Look. Say you’re a girl. And say someday you grow up and decide to be preggers. When you’re carrying around an innocent little baby with blue eyes and a kinda smooshed nose that everyone says someday she’ll grow into, then for the love of pete, do not under any circumstances say you just gotta have pickles dipped in chocolate.

Note: This is a terrible opening. I have no idea who CASH is. Also, as a reader, I don’t want to be accused of being A) a girl, B) preggers, and C) liking pickles and chocolate. The only thing good I can say about this opening is that putting these words down on the page made all the other words follow in a flood.



Chapter One: Hot Seat

If you think your life stinks because you have to take out the recycling or vacuum your room or something normal like that, then listen up.

Every morning before school I got to start by collecting the dragon’s milk and mucking out her living quarters. There aren’t many dragons left, if any, but there’s one for sure living out back in the detached RV garage, big and warm and smelling of regret. The witch says one girl dragon doesn’t make any more noise than a chicken, and those are legal in the city, so so far she’s gotten away with it.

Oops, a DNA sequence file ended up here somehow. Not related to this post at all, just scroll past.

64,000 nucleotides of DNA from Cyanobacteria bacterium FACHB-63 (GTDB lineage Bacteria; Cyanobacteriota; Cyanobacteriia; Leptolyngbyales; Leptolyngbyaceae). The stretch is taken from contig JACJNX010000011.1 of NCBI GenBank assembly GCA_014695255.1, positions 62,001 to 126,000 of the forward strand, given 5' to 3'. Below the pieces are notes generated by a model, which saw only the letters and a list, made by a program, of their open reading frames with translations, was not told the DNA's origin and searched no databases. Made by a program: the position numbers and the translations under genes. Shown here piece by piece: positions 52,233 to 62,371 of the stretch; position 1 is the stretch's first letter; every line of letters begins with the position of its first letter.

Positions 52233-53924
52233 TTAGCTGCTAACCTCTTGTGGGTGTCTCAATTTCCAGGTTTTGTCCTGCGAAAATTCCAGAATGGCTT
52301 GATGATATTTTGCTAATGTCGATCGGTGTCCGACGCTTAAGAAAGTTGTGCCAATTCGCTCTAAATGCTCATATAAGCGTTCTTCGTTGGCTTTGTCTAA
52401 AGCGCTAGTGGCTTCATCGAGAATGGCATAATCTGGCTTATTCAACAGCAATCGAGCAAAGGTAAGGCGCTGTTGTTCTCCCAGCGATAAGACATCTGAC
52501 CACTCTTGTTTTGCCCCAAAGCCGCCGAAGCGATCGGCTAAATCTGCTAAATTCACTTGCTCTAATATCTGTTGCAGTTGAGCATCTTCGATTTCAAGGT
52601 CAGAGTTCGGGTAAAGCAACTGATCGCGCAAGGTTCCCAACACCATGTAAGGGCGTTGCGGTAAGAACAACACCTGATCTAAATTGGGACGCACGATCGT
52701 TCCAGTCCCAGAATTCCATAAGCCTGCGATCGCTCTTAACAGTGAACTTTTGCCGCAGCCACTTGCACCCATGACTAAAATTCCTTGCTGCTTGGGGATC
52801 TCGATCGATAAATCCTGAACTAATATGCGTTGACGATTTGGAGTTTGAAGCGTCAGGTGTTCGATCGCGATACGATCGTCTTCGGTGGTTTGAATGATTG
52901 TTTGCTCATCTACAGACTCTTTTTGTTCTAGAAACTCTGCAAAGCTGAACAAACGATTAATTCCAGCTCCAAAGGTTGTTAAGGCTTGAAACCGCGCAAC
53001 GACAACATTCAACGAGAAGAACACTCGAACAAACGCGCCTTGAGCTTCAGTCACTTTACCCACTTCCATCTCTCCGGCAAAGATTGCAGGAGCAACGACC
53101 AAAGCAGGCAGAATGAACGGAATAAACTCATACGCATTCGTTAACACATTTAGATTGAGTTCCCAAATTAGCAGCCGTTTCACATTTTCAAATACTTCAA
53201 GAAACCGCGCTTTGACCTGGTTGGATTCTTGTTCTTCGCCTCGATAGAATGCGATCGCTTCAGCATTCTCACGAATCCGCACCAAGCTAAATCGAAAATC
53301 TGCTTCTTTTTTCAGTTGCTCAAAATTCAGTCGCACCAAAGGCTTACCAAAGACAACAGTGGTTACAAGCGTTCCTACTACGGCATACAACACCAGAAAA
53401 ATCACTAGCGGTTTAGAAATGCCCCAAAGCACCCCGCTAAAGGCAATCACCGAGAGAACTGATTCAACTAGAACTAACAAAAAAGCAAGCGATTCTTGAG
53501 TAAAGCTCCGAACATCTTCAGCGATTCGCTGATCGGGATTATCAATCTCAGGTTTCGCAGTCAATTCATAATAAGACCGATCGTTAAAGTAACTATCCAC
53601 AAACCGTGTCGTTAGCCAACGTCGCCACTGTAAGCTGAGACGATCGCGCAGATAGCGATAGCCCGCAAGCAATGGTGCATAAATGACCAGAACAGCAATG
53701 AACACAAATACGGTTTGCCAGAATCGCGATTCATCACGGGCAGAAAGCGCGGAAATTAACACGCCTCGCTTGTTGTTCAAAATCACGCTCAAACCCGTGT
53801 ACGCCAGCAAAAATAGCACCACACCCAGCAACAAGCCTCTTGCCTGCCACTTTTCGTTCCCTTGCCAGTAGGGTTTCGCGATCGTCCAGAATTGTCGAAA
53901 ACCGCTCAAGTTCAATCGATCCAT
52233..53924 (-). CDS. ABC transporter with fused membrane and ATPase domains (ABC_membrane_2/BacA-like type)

Note: Significantly better, but the opening sentence is still a bit aggressive (READER LET ME MAKE ASSUMPTIONS ABOUT YOU), and then we talk about dragons for awhile and I’m starting to wonder how long this is going on. (Note: It goes on for PAGES. Cam tells you about EVERY SINGLE ONE OF HER MORNING CHORES.)


Draft 78 (approximately). Book title: SERIOUSLY WICKED